Chinese police arrested three bloggers Sunday for the “crime” of “slinging mud” at the People’s Liberation Army (PLA) by doubting its official narrative of the Galwan Valley clash in June 2020, a massive hand-to-hand brawl between Indian and Chinese troops in the Himalayas that resulted in dozens of casualties.
China’s state-run Global Times was vague about explaining precisely what the bloggers wrote that was so offensive:
Following the arrests of two Web users who slung mud at the People’s Liberation Army(PLA) heroes who were killed in the Galwan Valley border clash with India, a blogger in Southwest China’s Sichuan Province confessed his misdeeds for having insulted the martyrs on Sunday, and he has been arrested.
The 25-year-old Web user, surnamed Yang, was reported to the local police in Sichuan’s Mianyang by netizens on Saturday for having posted smears toward the PLA soldiers, who fought in the China-India border clash. Under social pressure, Yang confessed to the police the following day, and he was given seven days of detention, according to a statement by the local police.
The notice of the arrest was published on the official WeChat account of the Beijing police on Sunday. It said that they had received a report on Saturday of a person aged 28, surnamed Chen, publishing insulting comments in a group chat about the PLA soldiers who died when dealing with the Indian military’s illegal trespassing in the Galwan Valley.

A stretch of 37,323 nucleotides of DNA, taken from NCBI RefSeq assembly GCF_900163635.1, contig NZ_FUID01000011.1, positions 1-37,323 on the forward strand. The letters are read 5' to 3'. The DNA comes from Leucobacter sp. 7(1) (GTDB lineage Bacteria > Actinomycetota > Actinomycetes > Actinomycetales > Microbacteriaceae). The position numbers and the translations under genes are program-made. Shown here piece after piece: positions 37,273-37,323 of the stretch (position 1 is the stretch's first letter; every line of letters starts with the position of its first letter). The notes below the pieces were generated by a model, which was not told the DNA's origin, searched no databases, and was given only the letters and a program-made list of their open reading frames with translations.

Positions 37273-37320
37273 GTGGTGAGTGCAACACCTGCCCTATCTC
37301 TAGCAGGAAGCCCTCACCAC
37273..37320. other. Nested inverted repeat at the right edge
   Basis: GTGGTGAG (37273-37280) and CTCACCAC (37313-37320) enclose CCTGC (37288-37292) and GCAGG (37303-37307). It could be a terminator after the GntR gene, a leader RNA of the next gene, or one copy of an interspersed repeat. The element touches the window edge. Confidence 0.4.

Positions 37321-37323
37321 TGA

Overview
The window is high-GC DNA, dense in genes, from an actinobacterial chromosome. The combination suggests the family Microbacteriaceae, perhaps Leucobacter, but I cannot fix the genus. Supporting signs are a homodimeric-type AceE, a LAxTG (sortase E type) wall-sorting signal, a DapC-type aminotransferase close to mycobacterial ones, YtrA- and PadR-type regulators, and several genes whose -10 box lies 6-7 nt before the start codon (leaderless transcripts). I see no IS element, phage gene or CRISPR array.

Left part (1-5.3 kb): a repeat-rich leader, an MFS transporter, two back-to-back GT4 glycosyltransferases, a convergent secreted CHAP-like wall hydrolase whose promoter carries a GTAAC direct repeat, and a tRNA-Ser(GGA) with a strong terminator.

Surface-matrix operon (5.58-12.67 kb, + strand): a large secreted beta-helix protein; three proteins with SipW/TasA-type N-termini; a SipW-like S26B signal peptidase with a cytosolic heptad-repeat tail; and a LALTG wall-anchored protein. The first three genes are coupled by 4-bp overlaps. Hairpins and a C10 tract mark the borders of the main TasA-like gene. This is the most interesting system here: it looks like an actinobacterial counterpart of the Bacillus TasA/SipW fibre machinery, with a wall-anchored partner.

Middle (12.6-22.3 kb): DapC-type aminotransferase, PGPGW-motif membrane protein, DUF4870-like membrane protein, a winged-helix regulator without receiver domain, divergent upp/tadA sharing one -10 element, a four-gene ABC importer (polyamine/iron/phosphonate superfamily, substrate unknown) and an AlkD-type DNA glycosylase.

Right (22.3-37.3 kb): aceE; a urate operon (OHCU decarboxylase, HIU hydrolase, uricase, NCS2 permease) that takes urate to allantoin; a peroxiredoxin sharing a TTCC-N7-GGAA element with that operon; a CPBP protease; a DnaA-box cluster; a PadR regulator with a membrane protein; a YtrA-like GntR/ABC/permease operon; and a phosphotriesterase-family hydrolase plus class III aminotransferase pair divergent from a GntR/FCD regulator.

India, of course, insists the Chinese were the ones trespassing in the Galwan Valley by massing troops along the contested border, formally known as the Line of Actual Control (LAC), and then moving some of those troops to positions clearly on India’s side. The Indians have a good deal of satellite imagery to back up their claims.
According to the Global Times, the police were “hailed by the Chinese public for their quick reaction and giving the proper punishment to the slanderer,” while social media platform Weibo — China’s alternative to Twitter, which is banned for everyone except high Communist Party officials and propagandists — was supposedly applauded for suspending his account, which had 2.5 million followers.
“A law that came into effect on May 1, 2018 stipulates that it is illegal to defame the country’s heroes and martyrs,” the Global Times noted.
A Chinese newspaper editor pithily summarized the purpose of that law when it went into effect: “What the party decides to be true can no longer be challenged.” The first targets prosecuted under the law were a comedy website that accurately quoted a poem written by a designated Communist Party war hero for satirical purposes, and an individual who “allegedly spread hate speech” on social media about a fireman who died in the line of duty.
India’s WION News said Monday that the three Chinese bloggers were persecuted for doubting the Chinese government’s long-delayed admission of casualties suffered in the Galwan clash.
One of the three bloggers — not some random Internet troll, but a professional investigative journalist named Ziming Iu — wrote Weibo posts suggesting the casualties were much higher than the four slain soldiers China finally admitted to last week, eight months after the battle. Ziming noted India promptly disclosed its 20 fatalities and suspected the Indians were correct in their long-standing belief that over 20 Chinese soldiers died in the fight.